Sikkim, in Northeastern India, was hit with a 6.9 M earthquake at 12:40 UTC (6:10 PM local time. The Epicenter was 169 miles east of Kathmandu, Nepal and approximately 500 miles east of New Delhi, India. It was felt in Kathmandu, New Delhi, Bhutan, Tibet and Bangladesh. Parliament in Nepal interrupted their session due to the quake. The quake sent people running out of buildings throughout the region, as far away as New Delhi. Buildings in Sikkim and Nepal collapsed, including a wall of the British Embassy in Kathmandu, which killed 3 people. 108 were killed and 10,000 buildings collapsed throughout the region affected. Gangtok, the capital of Sikkim state, with a population of 50,000 was hard hit. Power was out in Sikkim and the neighboring state of West Bengal, including the city of Darjeeling. Many areas were cut off by landslides in this remote, mountainous area of the Himalayas.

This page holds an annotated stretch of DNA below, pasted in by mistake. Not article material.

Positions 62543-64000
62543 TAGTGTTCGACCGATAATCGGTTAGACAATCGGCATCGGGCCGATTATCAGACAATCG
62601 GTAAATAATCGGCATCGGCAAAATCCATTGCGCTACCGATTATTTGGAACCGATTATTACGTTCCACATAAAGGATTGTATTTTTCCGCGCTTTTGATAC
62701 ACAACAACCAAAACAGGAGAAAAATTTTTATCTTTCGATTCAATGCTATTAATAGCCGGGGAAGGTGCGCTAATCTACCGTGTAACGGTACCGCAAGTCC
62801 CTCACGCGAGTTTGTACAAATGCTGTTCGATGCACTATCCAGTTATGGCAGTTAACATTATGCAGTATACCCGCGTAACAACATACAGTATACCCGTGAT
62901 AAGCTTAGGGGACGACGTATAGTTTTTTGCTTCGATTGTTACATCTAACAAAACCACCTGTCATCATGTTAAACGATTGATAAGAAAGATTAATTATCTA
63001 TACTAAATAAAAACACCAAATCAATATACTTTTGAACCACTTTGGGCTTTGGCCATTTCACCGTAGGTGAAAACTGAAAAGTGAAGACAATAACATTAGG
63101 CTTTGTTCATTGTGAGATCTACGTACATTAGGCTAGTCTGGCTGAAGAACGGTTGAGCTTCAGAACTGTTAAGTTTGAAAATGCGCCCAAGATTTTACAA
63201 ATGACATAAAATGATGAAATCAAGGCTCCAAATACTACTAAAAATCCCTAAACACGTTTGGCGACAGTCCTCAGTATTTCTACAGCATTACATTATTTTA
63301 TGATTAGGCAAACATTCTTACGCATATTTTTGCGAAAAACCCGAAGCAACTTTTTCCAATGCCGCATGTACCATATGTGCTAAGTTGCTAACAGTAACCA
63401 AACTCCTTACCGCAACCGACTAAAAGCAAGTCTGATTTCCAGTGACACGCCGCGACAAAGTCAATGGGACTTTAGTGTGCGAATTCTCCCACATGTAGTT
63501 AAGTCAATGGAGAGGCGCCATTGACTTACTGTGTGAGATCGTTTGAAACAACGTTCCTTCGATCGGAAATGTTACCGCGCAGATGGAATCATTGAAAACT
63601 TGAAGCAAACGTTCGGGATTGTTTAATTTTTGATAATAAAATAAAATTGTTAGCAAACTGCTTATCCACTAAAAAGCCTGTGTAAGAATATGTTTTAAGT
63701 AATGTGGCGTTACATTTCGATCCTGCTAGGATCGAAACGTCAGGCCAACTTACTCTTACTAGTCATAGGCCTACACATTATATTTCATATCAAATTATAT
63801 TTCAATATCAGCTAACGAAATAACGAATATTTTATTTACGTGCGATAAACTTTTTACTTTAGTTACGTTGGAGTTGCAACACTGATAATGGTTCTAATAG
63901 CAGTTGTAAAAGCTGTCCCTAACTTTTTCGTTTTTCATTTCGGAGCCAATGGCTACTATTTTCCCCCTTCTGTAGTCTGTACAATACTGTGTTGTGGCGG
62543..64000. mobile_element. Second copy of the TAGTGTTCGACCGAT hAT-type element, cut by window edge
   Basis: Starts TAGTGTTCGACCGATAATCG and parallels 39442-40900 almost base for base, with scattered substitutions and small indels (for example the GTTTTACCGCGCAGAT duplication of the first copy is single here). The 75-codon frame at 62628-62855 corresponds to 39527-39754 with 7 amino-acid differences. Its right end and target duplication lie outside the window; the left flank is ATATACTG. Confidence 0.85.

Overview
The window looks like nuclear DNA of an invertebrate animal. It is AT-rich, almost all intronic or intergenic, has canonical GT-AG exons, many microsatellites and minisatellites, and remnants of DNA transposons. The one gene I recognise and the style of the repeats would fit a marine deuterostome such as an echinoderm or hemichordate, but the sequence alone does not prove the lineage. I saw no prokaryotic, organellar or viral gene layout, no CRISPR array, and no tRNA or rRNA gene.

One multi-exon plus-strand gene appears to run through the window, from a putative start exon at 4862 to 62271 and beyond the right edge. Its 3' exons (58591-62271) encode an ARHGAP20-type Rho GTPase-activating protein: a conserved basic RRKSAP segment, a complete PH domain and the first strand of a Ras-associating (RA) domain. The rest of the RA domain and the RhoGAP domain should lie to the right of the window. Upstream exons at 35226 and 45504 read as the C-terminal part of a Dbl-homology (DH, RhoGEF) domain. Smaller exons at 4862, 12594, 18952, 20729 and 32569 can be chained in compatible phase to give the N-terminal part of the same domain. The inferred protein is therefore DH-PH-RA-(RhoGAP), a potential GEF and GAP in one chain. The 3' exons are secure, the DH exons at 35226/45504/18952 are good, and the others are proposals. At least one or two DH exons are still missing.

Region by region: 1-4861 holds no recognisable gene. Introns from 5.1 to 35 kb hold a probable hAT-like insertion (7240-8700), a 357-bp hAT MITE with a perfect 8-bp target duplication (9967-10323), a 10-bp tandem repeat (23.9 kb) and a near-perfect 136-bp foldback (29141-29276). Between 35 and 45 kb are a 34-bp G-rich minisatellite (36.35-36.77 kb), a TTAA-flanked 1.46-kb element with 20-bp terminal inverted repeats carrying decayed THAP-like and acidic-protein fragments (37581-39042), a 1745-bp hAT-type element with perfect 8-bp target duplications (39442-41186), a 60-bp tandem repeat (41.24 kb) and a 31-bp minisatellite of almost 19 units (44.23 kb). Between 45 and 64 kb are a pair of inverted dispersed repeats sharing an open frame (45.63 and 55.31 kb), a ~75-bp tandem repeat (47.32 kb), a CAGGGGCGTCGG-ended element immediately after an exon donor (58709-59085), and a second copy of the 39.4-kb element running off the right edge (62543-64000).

This quake is a result of the collision between the Indian Plate, which is moving north into the Eurasian Plate (See the Plate Tectonics page for more information on these processes.) This collision is crumpling the crust, raising the Himalayan Range. This quake is apparently took place as a result of stresses within one of the two plates. The US Geological Survey (USGS) is an invaluable resource in understanding and tracking earthquakes. See the USGS summary of this quake.
See also the following news stories:
* Strong Quake Hit Northeastern India: 9 dead(USA Today 9/18/11))
*Several Killed as Earthquake Hits India, Nepal(BBC 9/18/11)
*NE experiences strongest earthquake in 20 years (Hindustan Times 9/19/11)
*Quake Rescue Teams Scour Bhutan (BBC 9/22/11)